Skipton is the key to the success of any scheme to improve the Colne Line and link it to the town. The town is known as the Gateway to the Dales and already has direct services to London. This section in Wikipedia shows that there are impressive plans for services in the future.
But that was written before the North of England Electrification Task Force reported that Skipton to Carlisle through Settle was an electrification scheme for Tier Three. This was probably included more for freight reasons, as it creates a new route for electrified freight trains from Yorkshire, the East Midlands and the Electric Spine from Southampton to Scotland.
And to think that the line was nearly closed, but a certain Michael Portillo didn’t sign it off!
So will we see electrified passenger services from the South coming up via Leeds and Skipton to Carlisle? I think we will and if the Borders Railway is a success, then I think in perhaps 2040, these trains will reach Edinburgh.
So I think this all means that the tram-trains to Colne, should be used to create a link to Skipton.
Services Between Blackpool And Liverpool
Currently there is just a measly single train each hour between Blackpool and Liverpool.
Ormskirk to Preston is another line that could be chosen for electrification and it is likely that under the Liverpool rules it will be served by four trains per hour.
So I think it is reasonable to assume that when electrification to Blackpool North is complete, that the frequency of Liverpool-Blackpool services will be increased. After all when electrification is complete various routes via Ormskirk, Wigan, Newton-Le-Willows and St. Helens will all be possible.
But the possibility also exists for the use of tram-trains on this route, which will then go round the loop in Blackpool.
Obviously, passenger numbers will determine what services are worth trialling.
There is also the possibility of linking Royal Lytham and St. Annes with the other high-quality golf courses south of Southport.
The Blackpool tramway could use tram-trains to connect the electrified stations at Blackpool North and South, and over a wider network, especially over the Colne Line and its possible extension to Skipton.
I passed this new station site on the way to Norwich.
Progress does not seem to have got past site clerance.
I took these pictures today.
The works are showing how long the Crossrail stations will be. As a Crossrail engineer said to me a few months ago, you may get complaints about all the walking the two hundred metres from one end of the train to the other. As she was female, I suspect she was thinking high heels and not her sensible work boots.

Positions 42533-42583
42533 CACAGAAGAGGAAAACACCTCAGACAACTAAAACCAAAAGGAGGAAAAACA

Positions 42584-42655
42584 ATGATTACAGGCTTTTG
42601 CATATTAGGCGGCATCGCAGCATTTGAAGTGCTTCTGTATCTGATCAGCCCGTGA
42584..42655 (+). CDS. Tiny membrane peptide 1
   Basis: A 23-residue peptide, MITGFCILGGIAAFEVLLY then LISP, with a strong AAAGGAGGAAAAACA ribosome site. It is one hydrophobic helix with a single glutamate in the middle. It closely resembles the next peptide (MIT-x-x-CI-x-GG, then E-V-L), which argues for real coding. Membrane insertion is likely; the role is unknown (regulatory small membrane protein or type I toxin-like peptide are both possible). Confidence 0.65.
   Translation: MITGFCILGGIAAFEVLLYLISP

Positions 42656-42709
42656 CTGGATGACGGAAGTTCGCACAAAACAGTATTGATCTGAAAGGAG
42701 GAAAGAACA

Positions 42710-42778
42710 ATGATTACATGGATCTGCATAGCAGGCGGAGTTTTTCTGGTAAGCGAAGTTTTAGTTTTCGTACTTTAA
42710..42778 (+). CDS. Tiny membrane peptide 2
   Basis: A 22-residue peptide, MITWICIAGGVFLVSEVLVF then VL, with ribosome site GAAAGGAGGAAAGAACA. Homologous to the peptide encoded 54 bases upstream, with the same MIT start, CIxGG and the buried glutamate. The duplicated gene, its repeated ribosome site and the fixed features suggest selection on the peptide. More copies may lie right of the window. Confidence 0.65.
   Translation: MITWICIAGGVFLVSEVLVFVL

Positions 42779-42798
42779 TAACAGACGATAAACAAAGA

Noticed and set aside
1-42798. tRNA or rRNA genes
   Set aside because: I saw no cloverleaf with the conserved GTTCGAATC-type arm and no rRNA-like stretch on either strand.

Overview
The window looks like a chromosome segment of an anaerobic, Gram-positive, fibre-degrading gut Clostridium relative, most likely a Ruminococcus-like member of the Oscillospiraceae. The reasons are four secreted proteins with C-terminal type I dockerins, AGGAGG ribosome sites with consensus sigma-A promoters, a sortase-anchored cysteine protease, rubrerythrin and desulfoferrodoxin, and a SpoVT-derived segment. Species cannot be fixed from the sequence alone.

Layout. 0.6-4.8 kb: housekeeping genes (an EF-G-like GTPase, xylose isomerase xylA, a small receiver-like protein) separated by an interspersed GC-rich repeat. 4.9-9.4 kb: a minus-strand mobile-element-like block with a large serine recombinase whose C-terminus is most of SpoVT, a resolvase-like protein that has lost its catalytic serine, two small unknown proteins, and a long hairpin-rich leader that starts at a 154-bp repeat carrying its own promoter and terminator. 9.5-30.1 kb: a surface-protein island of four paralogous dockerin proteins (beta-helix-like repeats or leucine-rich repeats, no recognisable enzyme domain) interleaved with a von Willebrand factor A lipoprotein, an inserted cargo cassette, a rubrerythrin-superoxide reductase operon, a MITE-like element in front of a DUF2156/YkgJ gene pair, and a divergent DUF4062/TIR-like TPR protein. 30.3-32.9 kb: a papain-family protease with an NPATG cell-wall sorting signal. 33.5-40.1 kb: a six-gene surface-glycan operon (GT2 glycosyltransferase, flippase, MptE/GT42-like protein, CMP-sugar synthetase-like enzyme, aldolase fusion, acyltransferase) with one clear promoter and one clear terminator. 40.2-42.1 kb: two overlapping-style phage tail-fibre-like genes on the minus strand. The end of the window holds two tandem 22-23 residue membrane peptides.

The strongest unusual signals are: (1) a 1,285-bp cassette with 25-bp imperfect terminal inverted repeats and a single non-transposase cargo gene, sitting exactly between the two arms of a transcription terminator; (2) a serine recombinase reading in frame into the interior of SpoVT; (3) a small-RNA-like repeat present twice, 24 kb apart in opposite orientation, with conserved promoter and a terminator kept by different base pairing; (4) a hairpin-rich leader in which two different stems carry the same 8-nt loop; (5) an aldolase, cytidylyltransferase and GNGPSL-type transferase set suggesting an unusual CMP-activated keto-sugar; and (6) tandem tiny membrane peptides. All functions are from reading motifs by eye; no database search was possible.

I walked around for an hour and had lunch there.
As the reservoirs to the east of all this dereliction are going to be turned into the new Walthamstow Wetlands, could this be used as the site from where Crossrail 2 is dug?
This image from Google Earth shows the area.
The orange line is the GOBlin and the light blue is the Victoria line. The red arrow indicates South Tottenham station.
The area I photographed lies south of the GOBlin. Note how it is bordered by railways, with the West Anglia Main Line in the east and the double-track curve that connects the two lines in the south. Slightly to the south of where the two lines join at South Tottenham Junction, the River Lee runs close to the site in a south-westerly direction.
So the spoil from the tunnelling could either be used to help create the new wetlands or barged down London’s other navigable river to the Thames. When I worked for Enfield Rolling Mills at Brimsdown in the early 1960s. their supplies of copper wirebars were delivered by barge from London Docks using this route. In those days, the river wasn’t as clean as it is now, and there was quite a lot of commercial traffic.
This modern picture from Google Earth gives a good comparison.
Note how the tracks on the West Anglia Main Line have been reduced from four to two by the closure of the easterly pair of tracks. Proposals for the line include four-tracking from just south of here to Broxbourne.
The large East Warwick Reservoir is just off the picture to the right and the timber yard is now housing.
The GOBlin is shown in orange on the second image and you can just pick it out on the 1933 aerial photo.
This is the welcoming sign you get at the Emirates Air-Line.
As there is talk that contactless cards are gradually taking over from Oyster, not accepting them, is a really good way to discourage ridership.